Freedom on the Menu: The Greensboro Sit-Ins

Children’s Books for Black History Month

Review by Elizabeth Kennedy, Guide

Freedom on the Menu: The Greensboro Sit-Ins is the historic story of the Greensboro, North Carolina, sit-ins is told, in picture book format, from the perspective of a young African American girl. The story and the dramatic illustrations provide a realistic glimpse of the past. The reader learns what life was like for African Americans in 1960 in Greensboro, from just prior to the sit-ins at the Woolworth’s lunch counter to its ultimate integration. A detailed Author’s Note provides background information. Attention to historical accuracy and a story that engages the reader’s interest make Freedom on the Menu: The Greensboro Sit-Insa good book for ages seven-12.

Many of the heroes and heroines of the Civil Rights Movement were ordinary people who chose to take a stand against injustice. Freedom on the Menu: The Greensboro Sit-Insby Carole Boston Weatherford, tells the story of the historic sit-ins in Greensboro, North Carolina, from the perspective of a young African American girl named Connie.

At the beginning of 1960 in Greensboro, North Carolina, as in other parts of the country, there are still many places that serve “whites” only. For example, when Connie and her mother go downtown to shop at Woolworth’s, they are not allowed to sit at the lunch counter. Everywhere downtown there are signs and if a sign says, “white,” Connie knows not to go there, but if it says, “colored,” it’s okay. In fact, Connie reports, there are signs on “water fountains swimming pools, movie theaters, even bathrooms.” The only person Connie knows who has ever disobeyed the signs is her great aunt from New York, who says, “I’m too old for silly rules.”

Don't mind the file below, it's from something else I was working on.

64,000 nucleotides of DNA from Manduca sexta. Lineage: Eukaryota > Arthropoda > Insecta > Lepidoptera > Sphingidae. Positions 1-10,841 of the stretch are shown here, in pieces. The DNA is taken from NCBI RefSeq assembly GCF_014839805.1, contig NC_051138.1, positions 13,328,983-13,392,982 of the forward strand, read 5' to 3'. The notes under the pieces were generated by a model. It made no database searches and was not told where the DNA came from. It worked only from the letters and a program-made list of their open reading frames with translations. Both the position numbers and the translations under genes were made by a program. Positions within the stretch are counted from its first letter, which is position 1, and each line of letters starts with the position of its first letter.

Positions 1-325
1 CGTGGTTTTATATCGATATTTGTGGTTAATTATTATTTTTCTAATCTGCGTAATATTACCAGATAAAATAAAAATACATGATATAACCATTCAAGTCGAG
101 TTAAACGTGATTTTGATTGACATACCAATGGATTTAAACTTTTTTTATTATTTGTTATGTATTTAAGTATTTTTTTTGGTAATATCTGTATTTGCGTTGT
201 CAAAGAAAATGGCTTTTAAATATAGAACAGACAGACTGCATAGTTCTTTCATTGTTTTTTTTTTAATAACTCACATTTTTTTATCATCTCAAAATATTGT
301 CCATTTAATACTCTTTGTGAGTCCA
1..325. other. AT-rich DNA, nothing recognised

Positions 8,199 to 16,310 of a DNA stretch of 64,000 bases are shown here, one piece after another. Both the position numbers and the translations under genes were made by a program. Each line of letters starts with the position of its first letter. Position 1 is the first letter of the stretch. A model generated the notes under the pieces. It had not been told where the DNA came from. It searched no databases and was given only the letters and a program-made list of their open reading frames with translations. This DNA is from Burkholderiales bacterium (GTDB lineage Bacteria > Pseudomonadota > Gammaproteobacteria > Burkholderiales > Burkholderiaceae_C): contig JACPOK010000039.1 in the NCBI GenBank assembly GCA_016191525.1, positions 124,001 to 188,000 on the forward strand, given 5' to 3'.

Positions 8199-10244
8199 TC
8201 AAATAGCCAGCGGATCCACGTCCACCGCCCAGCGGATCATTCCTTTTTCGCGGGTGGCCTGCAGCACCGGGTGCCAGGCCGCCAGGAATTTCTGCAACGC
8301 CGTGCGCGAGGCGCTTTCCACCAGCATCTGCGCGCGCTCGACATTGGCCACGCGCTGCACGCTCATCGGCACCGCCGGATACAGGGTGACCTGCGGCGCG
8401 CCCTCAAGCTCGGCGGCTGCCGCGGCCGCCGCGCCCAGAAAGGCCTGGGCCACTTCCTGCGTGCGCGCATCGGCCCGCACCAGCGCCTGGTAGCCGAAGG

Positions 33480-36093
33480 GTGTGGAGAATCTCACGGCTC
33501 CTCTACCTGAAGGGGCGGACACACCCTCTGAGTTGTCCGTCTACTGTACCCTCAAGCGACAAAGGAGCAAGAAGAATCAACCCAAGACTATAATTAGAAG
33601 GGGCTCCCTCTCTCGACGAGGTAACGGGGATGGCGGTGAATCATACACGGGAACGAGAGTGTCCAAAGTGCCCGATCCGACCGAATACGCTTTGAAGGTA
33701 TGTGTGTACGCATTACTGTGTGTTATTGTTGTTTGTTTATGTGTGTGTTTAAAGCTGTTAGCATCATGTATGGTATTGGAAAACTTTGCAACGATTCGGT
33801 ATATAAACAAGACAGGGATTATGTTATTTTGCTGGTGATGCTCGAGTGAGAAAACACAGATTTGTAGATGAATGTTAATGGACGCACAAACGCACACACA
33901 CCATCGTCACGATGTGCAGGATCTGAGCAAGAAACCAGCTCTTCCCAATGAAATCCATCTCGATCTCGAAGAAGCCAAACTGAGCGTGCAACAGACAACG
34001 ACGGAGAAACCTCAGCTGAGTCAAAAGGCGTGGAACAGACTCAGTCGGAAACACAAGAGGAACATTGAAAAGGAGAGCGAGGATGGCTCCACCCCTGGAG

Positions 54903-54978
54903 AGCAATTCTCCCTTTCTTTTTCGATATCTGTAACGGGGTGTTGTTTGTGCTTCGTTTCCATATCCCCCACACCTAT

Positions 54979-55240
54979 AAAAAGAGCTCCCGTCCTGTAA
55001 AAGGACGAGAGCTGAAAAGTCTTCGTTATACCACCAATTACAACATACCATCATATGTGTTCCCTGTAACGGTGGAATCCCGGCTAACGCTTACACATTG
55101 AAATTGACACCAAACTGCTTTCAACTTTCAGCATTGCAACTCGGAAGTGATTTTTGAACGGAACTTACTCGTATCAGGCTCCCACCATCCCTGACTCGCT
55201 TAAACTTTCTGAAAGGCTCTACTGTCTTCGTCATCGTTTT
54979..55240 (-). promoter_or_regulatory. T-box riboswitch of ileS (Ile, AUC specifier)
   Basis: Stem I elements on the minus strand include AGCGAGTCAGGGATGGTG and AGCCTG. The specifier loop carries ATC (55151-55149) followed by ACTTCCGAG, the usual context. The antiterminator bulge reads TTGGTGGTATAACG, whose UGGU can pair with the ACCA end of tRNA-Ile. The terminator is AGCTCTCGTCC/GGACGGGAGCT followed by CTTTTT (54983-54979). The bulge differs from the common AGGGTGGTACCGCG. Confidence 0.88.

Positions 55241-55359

Connie and her family go to hear Dr. Martin Luther King Jr when he comes to speak in Greensboro. Then, her brother and sister join the National Association for the Advancement of Colored People. When they go door-to-door to get people to sign up to vote, Connie goes with them.

On February 1, 1960, when Connie and her mother go downtown to Woolworth’s, they are shocked to see four of Connie’s brother’s college friends sitting at the Woolworth’s counter seeking to be served like other customers, despite the fact that they are African American. They are staging a sit-in in protest of Woolworth’s policy. Others join the protest, including Connie’s older brother and sister and Connie helps make posters for the protesters. After months of protests, the Woolworth’s counter is integrated and Connie and her brother and sister are able to enjoy lunch together at the Woolworth’s counter.

In an Author’s note, Weatherford goes into detail about the four college students who became known as the “Greenboro Four,” the successful integration of the Woolworth’s counter, the spread of sit-ins in the South and subsequent challenges to segregation in public places. A photograph of several of the students is included.

Because the book deals with a child’s feelings about what’s happening, it makes the story of the Greensboro sit-ins more meaningful for young readers. In addition, the story itself is told with attention to historical accuracy and the author’s note provides even more historical background.

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